<b>Doyle, online only Jul 13-24:</b> Joseph D. Bates Jr. Streamer Fly Tying and Fishing. Harrisburg, PA: The Stackpole Company, 1966. $800 to $1,200
    <b>Doyle, online only Jul 13-24:</b> Paul Schmookler and Ingrid V. Sils. Rare and Unusual Fly Tying Materials: A Natural History. $300 to $500
    <b>Doyle, online only Jul 13-24:</b> Herbert Hoover, Fishing For Fun - And To Wash Your Soul. New York: Random House, 1963. $400 to $600
  • <b>19th Century Shop:</b> Charles Darwin on sexuality and the transmission of hereditary characteristics: Autograph Letter Signed to Lawson Tait. Down, 17 January [1877].
    <b>19th Century Shop:</b> MILTON, JOHN. <i>Paradise Lost. A Poem written in ten books.</i> London: 1667. A very rare example with the contemporary binding untouched and with a 1667 title page.
    <b>19th Century Shop:</b> Hamilton secures the ratification of the Constitution: <i>The Debates and Proceedings of the Convention of the State of New-York, assembled at Poughkeespsie, on the 17th June, 1788.</i>
    <b>19th Century Shop:</b> The social contract “Man is born free, and everywhere he is in chains”: ROUSSEAU, JEAN-JACQUES. <i>Principes du Droit Politique [Du Contract Social]</i>. Amsterdam: Michel Rey, 1762
    <b>19th Century Shop:</b> “The first English textbook on geometrical land-measurement and surveying”: BENESE, RICHARD. <i>This Boke Sheweth the Maner of Measurynge All Maner of Lande…</i>
  • <b>Bonhams: September 25, New York</b>
    <b>Bonhams, June 12 results:</b> SHAKESPEARE, WILLIAM. <i>The Tragedie of Julius Caesar.</i> London, 1623. 1st appearance in print, Complete from the First Folio. Sold for $175,000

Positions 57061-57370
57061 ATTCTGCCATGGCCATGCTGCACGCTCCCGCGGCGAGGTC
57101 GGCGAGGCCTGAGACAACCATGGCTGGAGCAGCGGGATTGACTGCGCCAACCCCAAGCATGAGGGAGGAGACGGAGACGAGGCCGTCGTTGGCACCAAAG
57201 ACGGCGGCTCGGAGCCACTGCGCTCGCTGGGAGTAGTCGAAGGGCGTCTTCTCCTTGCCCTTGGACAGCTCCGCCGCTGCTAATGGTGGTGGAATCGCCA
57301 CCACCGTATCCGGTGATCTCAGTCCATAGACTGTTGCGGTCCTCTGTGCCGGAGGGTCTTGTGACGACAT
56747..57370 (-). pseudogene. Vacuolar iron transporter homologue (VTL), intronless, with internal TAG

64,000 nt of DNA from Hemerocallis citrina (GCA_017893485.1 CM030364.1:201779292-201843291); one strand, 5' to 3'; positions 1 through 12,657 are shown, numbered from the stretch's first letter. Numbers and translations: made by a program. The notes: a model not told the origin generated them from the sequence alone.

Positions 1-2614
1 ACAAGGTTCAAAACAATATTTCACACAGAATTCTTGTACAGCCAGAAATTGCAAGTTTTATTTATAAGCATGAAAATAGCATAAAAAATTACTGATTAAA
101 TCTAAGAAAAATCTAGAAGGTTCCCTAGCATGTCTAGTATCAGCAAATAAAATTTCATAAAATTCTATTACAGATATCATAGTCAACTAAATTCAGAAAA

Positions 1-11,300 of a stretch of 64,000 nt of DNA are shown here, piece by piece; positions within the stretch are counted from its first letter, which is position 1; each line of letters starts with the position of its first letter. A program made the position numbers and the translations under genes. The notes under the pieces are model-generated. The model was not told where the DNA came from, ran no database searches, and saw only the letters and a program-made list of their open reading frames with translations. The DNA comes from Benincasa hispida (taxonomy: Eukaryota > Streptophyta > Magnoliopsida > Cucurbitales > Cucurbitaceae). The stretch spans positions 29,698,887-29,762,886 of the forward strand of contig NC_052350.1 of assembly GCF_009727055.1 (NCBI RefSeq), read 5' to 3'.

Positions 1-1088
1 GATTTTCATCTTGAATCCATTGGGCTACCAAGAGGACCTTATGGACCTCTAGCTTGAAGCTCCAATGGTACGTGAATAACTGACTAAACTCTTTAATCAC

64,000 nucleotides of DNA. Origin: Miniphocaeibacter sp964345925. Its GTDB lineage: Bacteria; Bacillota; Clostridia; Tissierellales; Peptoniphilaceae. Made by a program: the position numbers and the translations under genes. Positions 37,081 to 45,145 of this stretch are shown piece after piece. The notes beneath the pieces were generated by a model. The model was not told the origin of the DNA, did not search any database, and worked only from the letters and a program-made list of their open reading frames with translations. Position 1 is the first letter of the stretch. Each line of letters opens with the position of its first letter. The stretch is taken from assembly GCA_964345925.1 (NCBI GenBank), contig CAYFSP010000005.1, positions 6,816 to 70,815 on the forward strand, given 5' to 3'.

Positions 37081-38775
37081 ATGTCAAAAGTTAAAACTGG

<b>Bonhams, June 12 results:</b> Ernst, Max. <i>Mr. Knife and Miss Fork</i>. Paris, 1932. DELUXE EDITION. Sold for $15,625
    <b>Bonhams, June 12 results:</b> Cage, John. Autograph musical leaf from his Concert for Piano and Orchestra, NY, 1958. Sold for $18,750
    <b>Bonhams: September 25, New York</b>
    <b>Bonhams, June 12 results:</b> Einstein, Albert. Signed Passport Photo for his US citizenship application. Bermuda, 1935. Sold for $17,500
    <b>Bonhams, June 12 results:</b> Verard, Antoine. Illuminated printed Book of Hours. Paris, 1507. Sold for $7,500
    <b>Bonhams, June 12 results:</b> Wetterkurzschlussel. German Weather Report Codebook - for Enigma use. Berlin, 1942. Sold for $225,000
    <b>Bonhams: September 25, New York</b>
    <b>Bonhams, June 12 results:</b> Morelos y Pavon, Jose Maria. Autograph letter signed to El Virrey Venegas, February 5, 1812. Sold for $6,250
    <b>Bonhams, June 12 results:</b> Milne, A.A. Complete set of <i>Winnie-the-Pooh</i> books. 4 volumes. All first issue points. London, 1924-1928. Sold for $5,250
    <b>Bonhams, June 12 results:</b> A 48-star American Flag, battle worn flown at Guadalcanal and Peleliu, 1942-1944. Sold for $35,000